13 and 15 High Street (The Old George) were formerly an inn and are now two attached houses—17th century and late 18th century. In 1809 the inn was owned by Jonathan Noad until he died in 1814, when he left it to his son, Jonathan. At that time it was occupied by William Sidney Smith and his family continued in the inn for nearly 70 years. The directory for 1861 described Smith as the maltster & dealer in hops. Mrs. Charlotte Smith was listed in the Morris’s Directory for the George Inn from 1872-1875. When it was sold in 1877, the property included the dwelling-house, as well as the public house, beer and spirit cellars, brewery, malt-room, two stables, coach house, yard and productive walled-in garden. By 1883, William Hood was listed for the George Inn. From 1894 to 1931, the directory lists a Thomas Henry Jackson here. Fussells’ Brewery bought the property in 1932 and it became a private residence for one of the Brewery staff.
Extract from A History of Brewing in Rode by S Fussell and B Foyston:
“This is now, ‘The Old George’ at 15, High Street, Rode (Photo 5). In his will, dated 12th May 1809, Jonathan Noad of Rockabella House left, inter alia, to his son of like name “all that inn or public house called the George with the Brew house, stable, garden, and all the appurtenances thereto belonging situate in the Parish of Road and in the occupation of William Smith.” By 1830 Pigot records the keeper as Elizabeth Smith and the Tithe Redemption Map of Road in 1840 shows the owner as Mrs. Helen Noad, and the keeper is William Smith, a son of Elizabeth. On 7th December of that year (again revoking all previous Entries) he declared to the Excise Comptroller a Brew house containing a Mash Tun (in the Yard behind the Dwelling House), three store rooms for Beer, Ale, Spirits and Tobacco for sale (the first being the Bar, the second on the left hand side of the entrance passage and the third “adjoining the Brewhouse in which the Malt and Hops are kept” – this latter was a Cellar). By an Entry of 26th, March 1842 he added a Malthouse, though he revoked this only a year later on 3rd April 1843. In Pigot’s Directory of 1842 the keeper is still William (Sidney) Smith, and he was there also described as ‘Maltster’; either Pigot was mistaken on this occasion or perhaps there were further Excise Entries which we have not seen.
Whatever the truth, by 1861 he is also described as a ‘dealer in hops’, suggesting that he may perhaps have supplied other local brewers, including Henry and then Sidney Fussell. He was not a supplier later to the Fussells firm, however, who bought much of their Malt from Baileys in Frome, and other ingredients from a number of other suppliers. Interestingly William Sidney was also the owner of the Red Lion in the 1870s and his wife and later widow, Charlotte Smith, was the keeper of the George Inn from 1872 to 1875 but her Trustees sold the premises to William Bailey on 1st November 1877. By then it included a “Dwelling House” besides the “Public House, Beer and Spirits Cellars, Brewery, (with excellent water supply), Malt Room, two stables, Coach House, Yard and productive walled garden”. Interestingly enough, the Brewing plant, including a 246 gallon copper furnace, oak store casks from 1239 gallons downwards, and other equipment were soon sold on. From 1885 to 1898 Directories show William Hood as keeper and for another long period, from 1902 to 1931, Thomas Henry Jackson, but brewing would have stopped by then at the latest.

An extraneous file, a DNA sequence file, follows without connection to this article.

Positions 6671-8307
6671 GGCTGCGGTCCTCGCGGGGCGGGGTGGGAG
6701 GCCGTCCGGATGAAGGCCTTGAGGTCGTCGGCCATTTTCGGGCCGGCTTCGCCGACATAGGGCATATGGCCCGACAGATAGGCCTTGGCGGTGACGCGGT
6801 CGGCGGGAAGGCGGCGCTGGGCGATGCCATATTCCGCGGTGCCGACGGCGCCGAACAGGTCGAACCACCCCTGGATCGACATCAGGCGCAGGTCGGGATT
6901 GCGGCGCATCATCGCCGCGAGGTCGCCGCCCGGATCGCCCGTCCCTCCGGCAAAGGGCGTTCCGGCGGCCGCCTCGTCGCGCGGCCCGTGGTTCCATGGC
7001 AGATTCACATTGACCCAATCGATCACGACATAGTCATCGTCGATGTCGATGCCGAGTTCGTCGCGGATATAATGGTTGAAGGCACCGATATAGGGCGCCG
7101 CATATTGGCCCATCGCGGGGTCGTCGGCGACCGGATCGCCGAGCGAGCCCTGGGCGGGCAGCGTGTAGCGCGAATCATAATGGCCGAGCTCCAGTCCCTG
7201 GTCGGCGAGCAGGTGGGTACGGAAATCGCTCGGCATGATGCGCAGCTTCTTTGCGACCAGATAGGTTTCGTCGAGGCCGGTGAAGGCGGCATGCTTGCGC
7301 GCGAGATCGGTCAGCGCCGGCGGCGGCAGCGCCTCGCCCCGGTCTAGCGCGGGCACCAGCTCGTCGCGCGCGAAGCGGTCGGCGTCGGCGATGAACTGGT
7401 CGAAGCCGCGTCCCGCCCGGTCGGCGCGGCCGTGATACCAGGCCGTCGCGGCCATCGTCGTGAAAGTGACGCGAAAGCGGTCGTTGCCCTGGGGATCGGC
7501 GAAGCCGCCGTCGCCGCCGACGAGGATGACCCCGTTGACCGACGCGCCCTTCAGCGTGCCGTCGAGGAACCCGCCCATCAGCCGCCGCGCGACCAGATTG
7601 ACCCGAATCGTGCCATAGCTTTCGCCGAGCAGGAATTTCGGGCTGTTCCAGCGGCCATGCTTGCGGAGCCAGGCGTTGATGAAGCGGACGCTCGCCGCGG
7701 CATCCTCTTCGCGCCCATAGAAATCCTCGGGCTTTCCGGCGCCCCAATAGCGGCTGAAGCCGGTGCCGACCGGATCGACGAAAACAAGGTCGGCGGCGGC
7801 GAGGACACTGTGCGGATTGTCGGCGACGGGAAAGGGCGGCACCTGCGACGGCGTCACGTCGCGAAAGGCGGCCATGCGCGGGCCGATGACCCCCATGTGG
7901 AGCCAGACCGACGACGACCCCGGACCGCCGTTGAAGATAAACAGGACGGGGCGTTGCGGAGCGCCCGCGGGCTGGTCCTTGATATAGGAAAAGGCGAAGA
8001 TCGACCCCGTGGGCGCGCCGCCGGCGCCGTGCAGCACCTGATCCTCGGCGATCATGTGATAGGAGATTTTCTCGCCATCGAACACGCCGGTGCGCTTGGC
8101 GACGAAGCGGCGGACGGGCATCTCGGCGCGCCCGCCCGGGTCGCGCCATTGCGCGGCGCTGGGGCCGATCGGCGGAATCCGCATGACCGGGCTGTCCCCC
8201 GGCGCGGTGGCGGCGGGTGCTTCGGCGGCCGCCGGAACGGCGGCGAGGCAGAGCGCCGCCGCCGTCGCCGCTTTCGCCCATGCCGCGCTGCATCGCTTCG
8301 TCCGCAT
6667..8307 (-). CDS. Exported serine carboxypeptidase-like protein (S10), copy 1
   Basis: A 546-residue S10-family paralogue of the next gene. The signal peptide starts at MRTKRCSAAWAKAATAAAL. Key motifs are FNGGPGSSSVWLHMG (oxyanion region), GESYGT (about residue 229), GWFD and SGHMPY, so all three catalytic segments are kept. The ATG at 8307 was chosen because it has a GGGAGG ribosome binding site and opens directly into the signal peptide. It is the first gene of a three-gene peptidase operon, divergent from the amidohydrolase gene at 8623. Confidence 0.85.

Fussells bought the George in 1932, the licence being granted to P. J. Fussell on 1st December of that year, but there was no application for its renewal at the Justices’ Sessions on 9th February 1933. Valuation Records from Frome (Ref. 6) tell us that the former brewers’ traveller (and later Supervisor of Managed Houses), Mr. Stubbs, became the occupier of the now private house, with S. Fussell & Sons, Ltd. as owner. Many of our older readers will recall a post with its Inn Sign atop in the Pub forecourt; it figures prominently in the well-known photo (see below) showing the local Celebrations Organising Committee and Rode schoolchildren marching to Christ Church on the occasion of the Coronation of King George V in 1911.
After World War II the Inn remained a private house, owned by Colonel and Mrs. Wilkinson, who sold it to Mr. and Mrs. David Hollis. In 1992 they had photographs, which showed that Road Band had practised in the long room over the Beer Cellar. During the years of brewing the people at No. 17 High St. were involved and the well was at No. 13. No. 15 had a door on the upper floor into which the grain for malting was hoisted and it was either malted there or at No. 17. There is no evidence to show that the Pub’s name was associated either with our Patron Saint or with King George II, even bearing in mind that many pubs of this name were built between 1750 and 1760.”